The most relevant question here may be who actually owns the contents of your MyHealth record?
Currently any records relating to a persons health I’m assuming belong in one way to the service that created the original document (eg diagnostic image and report, Medical Professionals advice/prescriptions etc) and the patient who the content relates to.
The second part to this is does saving a portion of a personal medical record to MyHealth change in any way the ownership of the content?
Given an individual can set and control access or give permission to add content, it would seem logical that the owner of the content in MyHealth is the individual. As each item or portion also relates to an agreement between the individual and service provider it would also be reasonable to expect it is protected against use for any alternate purpose other than the original referral, request etc.
Would any insurance company have any greater right to claim access to the information held in MyHealth than it has to the original documentation held in a medical practice?
I wonder why Travel Insurance and a pre-existing condition is any different to the same for life insurance, income protection insurance or just plain health insurance?
You may be wrong about that i.e. there may be no means of stopping a healthcare provider from adding content. You can however stop healthcare providers from reading content.
These are inconvenient questions.
Traditionally if it were commentary from a doctor etc., the doctor would sort of own it. It would exist only in the practice, in their records system, and you would not even have access to it.
With MHR you can add your own comments. Ownership is unclear.
It is an interesting point. Me being wrong is Ok.
I relied on an observation from recent personal dealings with Medical service providers. All forms had a tick box asking if I wanted the information added to MHR. This says control to me, but perhaps they were just being polite?
If adding data is an open event, it leaves the system exposed to errors due to incorrect information added to a personal record. This would imply there is a responsibility on each individual to maintain their own records. Something many of us do not have the ability to do.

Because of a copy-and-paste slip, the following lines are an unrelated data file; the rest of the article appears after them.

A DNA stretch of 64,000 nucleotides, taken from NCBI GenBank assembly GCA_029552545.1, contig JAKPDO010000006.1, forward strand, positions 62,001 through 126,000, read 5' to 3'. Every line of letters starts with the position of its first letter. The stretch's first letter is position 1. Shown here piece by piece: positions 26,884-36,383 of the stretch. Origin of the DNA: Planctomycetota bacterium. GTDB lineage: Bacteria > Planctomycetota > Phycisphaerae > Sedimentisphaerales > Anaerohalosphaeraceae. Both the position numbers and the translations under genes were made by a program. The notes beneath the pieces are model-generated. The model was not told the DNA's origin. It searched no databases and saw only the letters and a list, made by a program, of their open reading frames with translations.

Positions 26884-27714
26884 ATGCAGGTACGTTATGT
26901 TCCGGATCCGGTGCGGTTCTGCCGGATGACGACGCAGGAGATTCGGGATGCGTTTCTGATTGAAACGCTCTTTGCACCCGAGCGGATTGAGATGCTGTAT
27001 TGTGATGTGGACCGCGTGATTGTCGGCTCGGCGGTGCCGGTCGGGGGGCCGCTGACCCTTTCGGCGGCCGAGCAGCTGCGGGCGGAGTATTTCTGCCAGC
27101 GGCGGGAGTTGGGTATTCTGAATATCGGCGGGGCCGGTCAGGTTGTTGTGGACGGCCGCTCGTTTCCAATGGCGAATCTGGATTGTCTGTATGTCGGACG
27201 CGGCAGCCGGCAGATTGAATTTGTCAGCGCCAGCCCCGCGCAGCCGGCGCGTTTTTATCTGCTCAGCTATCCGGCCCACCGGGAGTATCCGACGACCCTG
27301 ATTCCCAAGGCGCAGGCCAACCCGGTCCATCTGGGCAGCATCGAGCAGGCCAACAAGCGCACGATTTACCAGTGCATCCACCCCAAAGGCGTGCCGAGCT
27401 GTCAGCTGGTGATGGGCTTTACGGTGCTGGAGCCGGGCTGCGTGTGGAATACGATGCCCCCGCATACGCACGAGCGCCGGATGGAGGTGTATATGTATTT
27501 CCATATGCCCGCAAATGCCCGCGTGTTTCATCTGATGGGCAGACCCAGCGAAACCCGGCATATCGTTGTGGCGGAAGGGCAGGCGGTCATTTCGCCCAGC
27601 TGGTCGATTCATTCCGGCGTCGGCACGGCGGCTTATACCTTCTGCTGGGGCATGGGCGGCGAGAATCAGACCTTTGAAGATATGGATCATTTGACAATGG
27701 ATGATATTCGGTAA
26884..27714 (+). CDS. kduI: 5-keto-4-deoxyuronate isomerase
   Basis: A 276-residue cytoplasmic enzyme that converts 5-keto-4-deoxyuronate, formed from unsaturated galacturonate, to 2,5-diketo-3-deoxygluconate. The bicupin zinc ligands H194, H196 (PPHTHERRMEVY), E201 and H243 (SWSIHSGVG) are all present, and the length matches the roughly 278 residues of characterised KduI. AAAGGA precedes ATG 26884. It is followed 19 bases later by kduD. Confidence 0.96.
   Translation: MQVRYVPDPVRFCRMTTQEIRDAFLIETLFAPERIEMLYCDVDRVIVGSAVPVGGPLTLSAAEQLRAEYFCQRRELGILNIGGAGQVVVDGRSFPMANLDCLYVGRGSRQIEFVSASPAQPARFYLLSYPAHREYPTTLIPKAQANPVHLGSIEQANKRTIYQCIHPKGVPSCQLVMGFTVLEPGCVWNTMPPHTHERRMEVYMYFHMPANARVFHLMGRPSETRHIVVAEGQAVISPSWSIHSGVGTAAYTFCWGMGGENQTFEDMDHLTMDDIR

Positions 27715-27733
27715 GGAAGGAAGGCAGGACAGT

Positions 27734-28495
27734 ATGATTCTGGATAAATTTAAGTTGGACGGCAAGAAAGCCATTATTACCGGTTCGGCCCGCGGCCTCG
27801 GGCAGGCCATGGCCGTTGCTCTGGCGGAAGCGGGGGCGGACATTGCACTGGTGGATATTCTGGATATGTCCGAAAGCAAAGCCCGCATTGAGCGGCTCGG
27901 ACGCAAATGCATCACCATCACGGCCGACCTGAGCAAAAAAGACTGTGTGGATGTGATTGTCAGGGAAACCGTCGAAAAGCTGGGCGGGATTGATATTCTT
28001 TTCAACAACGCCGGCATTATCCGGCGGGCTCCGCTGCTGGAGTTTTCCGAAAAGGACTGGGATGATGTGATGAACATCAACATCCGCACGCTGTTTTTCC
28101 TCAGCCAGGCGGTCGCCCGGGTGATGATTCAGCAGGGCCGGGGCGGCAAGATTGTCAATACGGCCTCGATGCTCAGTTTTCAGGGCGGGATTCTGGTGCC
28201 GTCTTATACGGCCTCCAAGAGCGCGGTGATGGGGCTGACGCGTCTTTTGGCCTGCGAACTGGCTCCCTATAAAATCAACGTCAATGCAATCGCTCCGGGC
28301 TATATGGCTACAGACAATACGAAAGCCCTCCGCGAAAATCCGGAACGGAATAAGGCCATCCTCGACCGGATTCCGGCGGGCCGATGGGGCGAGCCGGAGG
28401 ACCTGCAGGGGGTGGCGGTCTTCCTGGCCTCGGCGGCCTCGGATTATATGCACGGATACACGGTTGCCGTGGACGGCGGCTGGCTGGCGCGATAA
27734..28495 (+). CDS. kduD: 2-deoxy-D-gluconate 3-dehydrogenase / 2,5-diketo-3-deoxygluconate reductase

Having lived in 4 different communities in the previous ten years my medical history is scattered across 5 practices. Two of those had zero interest in helping forward history when I moved. I can count a further 6 if I consider each time we have moved town or city, plus at least three more related to employment requirements. Perhaps it does not matter?
Perhaps the government could legislate to put the responsibility on the medical professionals to maintain a comprehensive record for each patient. Secondly for the practice to be required to forward in full the record to the next provider when you change. Finally to have a registration system where each patient must nominate a principal provider so that any casual need to go elsewhere results in a record being able to be forwarded to the nominated principal provider. This of course would place the responsibility to keep your records and also security of that with the medical practices. And limit access to those records by the concerned patient.
I’m sure I’ve been jabbed for tetanus twice as often as needed. Tested for blood lead levels and chest X-ray often enough to emit a faint nightly glow. Each new practice has looked at my age, my health cover and went to town just to be sure they have their own reference set of data to bench mark my health. I have now stuck with a practice 65km each way drive. I’m not changing another time!